Jet Tila's Street-Style Basil Pork (Krapow Moo Sap)

Basil pork is as ubiquitous in Thai food as cheeseburgers are in American food. This is a street food version, very different from the one I shared in 101 Asian Dishes. This one is distinctly Thai with the use of Thai oyster sauce, sweet soy sauce and cut green beans. No bell peppers, and way more gravy and richness. I love this version over hot jasmine rice and fried runny egg on top.


  • 4 tbsp (60 ml) canola or other high-temperature cooking oil
  • 12 oz (340 g) ground pork (ideally course ground)
  • 4 cloves garlic, minced
  • 2-4 fresh Thai chilies, minced
  • 2 cups (200 g) green beans, cut into ¼-inch slices
  • 1 cup (240 ml) chicken stock
  • 2 tbsp (30 ml) sweet soy sauce
  • 1 ½ tbsp (23 ml) fish sauce
  • 1 ½ tbsp (23 ml) oyster sauce
  • 2 tsp (9 g) MSG
  • 2 cups (48 g) holy or sweet basil leaves, loosely packed
  • 1 tsp white pepper
  • Cooked jasmine rice, for serving
  • Fried runny eggs, for serving


Heat a heavy-bottomed 9 to 11-inch pan over high heat for about 1 minute to preheat. Swirl in the oil, making sure to touch every inch of the pan. When you see wisps of white smoke, add the ground pork and start to press down to spread it across the pan. You want maximum coverage to use the pan’s surface area to start the browning.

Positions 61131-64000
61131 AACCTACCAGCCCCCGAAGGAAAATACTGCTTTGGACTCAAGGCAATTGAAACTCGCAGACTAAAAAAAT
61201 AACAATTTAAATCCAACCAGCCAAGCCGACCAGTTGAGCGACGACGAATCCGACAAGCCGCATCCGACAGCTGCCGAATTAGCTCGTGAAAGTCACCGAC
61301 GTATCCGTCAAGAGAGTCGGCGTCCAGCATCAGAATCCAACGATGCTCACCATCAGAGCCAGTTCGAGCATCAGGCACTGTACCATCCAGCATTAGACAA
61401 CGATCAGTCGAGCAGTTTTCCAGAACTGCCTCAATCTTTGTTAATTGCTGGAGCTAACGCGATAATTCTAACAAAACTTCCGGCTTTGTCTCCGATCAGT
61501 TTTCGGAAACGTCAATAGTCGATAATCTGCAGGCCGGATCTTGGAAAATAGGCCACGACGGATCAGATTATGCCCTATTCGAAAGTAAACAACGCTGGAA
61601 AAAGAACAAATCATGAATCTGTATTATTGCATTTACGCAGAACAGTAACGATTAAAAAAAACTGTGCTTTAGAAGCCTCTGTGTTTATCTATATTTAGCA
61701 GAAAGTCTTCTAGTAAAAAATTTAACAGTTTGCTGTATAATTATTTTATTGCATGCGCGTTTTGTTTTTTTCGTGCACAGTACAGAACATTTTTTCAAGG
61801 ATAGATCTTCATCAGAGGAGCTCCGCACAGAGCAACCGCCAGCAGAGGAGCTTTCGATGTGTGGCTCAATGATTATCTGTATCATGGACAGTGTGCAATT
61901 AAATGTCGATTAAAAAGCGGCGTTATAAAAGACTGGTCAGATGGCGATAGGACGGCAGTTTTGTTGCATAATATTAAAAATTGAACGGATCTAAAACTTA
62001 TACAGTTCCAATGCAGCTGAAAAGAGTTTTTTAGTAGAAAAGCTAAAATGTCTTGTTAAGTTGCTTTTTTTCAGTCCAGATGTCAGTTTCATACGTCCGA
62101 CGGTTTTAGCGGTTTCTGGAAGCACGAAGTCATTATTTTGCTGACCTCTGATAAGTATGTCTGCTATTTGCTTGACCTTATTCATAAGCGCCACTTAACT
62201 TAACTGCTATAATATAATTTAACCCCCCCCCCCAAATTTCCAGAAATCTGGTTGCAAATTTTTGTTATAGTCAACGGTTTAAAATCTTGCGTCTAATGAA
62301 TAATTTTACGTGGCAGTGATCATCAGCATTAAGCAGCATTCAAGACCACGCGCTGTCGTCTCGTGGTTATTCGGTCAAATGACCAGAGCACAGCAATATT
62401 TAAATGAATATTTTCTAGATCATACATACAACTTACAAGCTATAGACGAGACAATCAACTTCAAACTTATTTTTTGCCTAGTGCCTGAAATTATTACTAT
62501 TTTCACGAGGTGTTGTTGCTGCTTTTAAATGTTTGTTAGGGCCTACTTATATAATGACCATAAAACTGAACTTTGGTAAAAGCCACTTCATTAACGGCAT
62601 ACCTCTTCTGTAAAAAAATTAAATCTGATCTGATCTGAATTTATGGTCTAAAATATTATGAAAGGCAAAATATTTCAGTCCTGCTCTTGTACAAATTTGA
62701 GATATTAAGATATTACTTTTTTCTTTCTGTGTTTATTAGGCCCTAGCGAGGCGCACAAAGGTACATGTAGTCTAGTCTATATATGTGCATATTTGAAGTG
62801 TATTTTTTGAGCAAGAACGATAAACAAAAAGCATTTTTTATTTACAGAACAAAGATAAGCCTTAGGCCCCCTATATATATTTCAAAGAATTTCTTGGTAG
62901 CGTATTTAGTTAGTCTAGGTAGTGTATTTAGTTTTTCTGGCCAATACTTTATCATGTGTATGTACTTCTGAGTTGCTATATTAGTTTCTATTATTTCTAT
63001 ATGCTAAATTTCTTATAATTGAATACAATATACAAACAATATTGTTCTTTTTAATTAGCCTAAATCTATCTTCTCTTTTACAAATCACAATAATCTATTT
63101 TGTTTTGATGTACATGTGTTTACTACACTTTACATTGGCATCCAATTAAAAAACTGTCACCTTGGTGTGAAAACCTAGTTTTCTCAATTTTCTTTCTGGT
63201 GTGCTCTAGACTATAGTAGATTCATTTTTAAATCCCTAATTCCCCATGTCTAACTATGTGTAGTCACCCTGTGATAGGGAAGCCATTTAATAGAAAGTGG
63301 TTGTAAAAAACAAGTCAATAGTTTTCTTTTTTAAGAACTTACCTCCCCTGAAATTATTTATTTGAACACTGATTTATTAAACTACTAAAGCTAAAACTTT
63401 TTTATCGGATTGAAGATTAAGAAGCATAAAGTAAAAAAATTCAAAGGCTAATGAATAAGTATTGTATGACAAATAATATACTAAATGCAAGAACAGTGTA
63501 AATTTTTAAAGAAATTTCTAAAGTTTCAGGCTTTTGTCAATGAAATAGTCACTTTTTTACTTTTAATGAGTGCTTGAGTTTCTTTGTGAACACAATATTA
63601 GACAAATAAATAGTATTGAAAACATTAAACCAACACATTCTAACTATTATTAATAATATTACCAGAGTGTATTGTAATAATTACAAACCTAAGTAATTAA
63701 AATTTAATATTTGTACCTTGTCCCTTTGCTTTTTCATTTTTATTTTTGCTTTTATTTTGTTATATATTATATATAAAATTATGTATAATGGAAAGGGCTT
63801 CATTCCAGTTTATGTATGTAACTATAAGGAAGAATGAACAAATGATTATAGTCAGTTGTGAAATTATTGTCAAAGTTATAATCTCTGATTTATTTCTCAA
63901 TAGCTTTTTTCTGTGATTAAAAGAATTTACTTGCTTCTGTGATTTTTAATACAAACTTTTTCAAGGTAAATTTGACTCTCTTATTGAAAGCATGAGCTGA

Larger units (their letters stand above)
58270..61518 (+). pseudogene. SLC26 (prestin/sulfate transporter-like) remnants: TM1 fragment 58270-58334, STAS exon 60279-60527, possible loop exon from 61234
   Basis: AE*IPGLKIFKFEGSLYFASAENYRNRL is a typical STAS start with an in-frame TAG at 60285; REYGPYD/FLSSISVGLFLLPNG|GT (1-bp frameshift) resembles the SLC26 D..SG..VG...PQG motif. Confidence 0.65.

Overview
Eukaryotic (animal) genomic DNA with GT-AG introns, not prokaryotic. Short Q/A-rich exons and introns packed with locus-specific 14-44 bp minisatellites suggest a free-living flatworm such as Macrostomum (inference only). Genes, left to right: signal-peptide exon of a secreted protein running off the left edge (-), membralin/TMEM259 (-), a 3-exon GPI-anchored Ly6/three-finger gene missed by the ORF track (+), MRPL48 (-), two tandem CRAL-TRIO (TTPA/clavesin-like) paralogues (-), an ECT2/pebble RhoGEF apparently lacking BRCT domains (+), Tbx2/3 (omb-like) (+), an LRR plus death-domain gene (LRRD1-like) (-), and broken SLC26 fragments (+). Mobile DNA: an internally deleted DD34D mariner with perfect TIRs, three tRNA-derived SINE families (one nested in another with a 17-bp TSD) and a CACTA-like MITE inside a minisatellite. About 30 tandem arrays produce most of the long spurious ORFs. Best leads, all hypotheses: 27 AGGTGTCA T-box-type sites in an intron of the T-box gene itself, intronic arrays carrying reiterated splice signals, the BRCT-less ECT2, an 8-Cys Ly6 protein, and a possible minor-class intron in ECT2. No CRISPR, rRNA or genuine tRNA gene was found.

Allow it to cook without stirring or breaking up the meat. After about 1 to 2 minutes, the bottom of the pork will be light to medium brown. Fold the pork over, making sure the raw side sears for another 2 minutes. While the second side is light to medium brown, start breaking the pork into smaller bits. 

Add the garlic, Thai chilies and chopped beans to the pan and stir-fry for 1 to 2 minutes until the garlic starts to brown and the beans turn from leathery to bright green.

Stir in the chicken stock and use it to scrape up any delicious bits stuck to the pan. The stock will boil and start to reduce. Reduce the stock by half, stirring occasionally for 1 to 2 minutes. Stir in sweet soy sauce, fish sauce, oyster sauce and MSG until well incorporated. Let the sauce stay at a boil and continue to reduce until it thickens into a beautiful gravy.

Stir in basil leaves during the last 30 seconds, but don’t let the sauce over reduce; you want a decent amount of gravy left in the pan. Divide among plates and top with white pepper. Serve with rice and fried eggs.